If you’re a diehard thriller reader, this may not be the one for you as you may feel that the narrative choices pulled the rug out too early.  If you’re someone like me who just dabbles in thrillers, I say check this one out and enjoy the ride!

Favorite Female Authors

In honor of International Women’s Day and Women’s History Month, we want to talk about the ladies that we love to read!


Tana French- This author pops up on a lot of my “favorite” lists. She has strong characters, strong storylines and beautiful writing. Some of the best crime books I’ve read.

JK Rowling- I credit JK Rowling with making reading trendy among many young readers (and adults) who might not have picked up a book otherwise. I’ll forever be a Potterhead and I don’t feel even a little bad about that!

Harper Lee- “To Kill a Mockingbird” is one of my favorite classics. Harper Lee captured what racial inequality and injustice looked like in the South, something that the North may not have seen firsthand and something that today’s America never truly saw firsthand and I think it’s really important to be reminded of what that time was like. I always loved Scout, but I loved her even more in “Go Set a Watchman.” (If you haven’t read GSAW because of the controversy surrounding Atticus, just let that go and read it already!)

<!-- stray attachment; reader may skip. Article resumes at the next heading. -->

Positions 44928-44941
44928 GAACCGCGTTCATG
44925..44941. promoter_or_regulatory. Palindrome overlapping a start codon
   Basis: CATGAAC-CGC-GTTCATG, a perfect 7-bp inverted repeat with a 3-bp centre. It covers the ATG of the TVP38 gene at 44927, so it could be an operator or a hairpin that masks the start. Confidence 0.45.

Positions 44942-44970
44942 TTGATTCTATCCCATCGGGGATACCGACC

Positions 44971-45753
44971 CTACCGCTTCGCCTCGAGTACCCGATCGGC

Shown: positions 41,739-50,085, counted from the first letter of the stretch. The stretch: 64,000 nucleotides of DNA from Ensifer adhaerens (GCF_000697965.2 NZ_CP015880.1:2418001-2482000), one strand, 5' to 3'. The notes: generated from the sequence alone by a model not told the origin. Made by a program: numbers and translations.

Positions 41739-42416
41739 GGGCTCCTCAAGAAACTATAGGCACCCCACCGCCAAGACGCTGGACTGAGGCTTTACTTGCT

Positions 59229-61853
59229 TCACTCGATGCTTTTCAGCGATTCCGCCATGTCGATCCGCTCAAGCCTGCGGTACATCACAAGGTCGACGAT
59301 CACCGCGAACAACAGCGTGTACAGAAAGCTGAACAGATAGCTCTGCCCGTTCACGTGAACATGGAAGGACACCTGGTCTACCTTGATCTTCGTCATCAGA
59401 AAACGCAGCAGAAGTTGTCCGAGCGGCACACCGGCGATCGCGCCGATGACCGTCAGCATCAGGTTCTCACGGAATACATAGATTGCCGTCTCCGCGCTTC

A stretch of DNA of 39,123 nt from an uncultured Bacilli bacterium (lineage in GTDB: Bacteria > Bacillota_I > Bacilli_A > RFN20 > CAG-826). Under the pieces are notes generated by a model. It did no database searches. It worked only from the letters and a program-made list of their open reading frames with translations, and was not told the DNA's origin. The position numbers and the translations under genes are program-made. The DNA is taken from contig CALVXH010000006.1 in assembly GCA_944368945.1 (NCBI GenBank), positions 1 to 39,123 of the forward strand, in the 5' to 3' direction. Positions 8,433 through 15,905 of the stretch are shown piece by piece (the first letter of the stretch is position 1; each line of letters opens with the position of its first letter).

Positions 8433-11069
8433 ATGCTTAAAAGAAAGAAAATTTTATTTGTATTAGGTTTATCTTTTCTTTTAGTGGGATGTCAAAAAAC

Lisa Genova- This is a fairly new author who writes about neurological diseases and injuries. Genova has a Ph.D. in Neuroscience from Harvard and you can tell when reading her books. She does a fantastic job of balancing the explanations of various neurological diseases/injuries to the reader and developing the storyline and relationships. I love reading her books because I get to enjoy fiction while still learning the truths about things like Alzheimer’s and Huntington’s Disease.


Sylvia Plath- If I could only read one book for the rest of my life it would be “The Bell Jar”.  Favorite poem of all time is “The Night Dances” (check it out, so worth it.)

Patti Smith- I was late to the Smith party so I feel like I’m catching up a little bit.  Patti is a singer/songwriter/author/artist/journalist/goddess and her writing is just amazing.  Haunting and beautiful but also straightforward and unflinching.

Joan Didion- “The Year of Magical Thinking” has become required reading at this point but “Slouching Toward Bethlehem” which is her collection of short stories is just brilliant.  Didion is a female icon for a reason.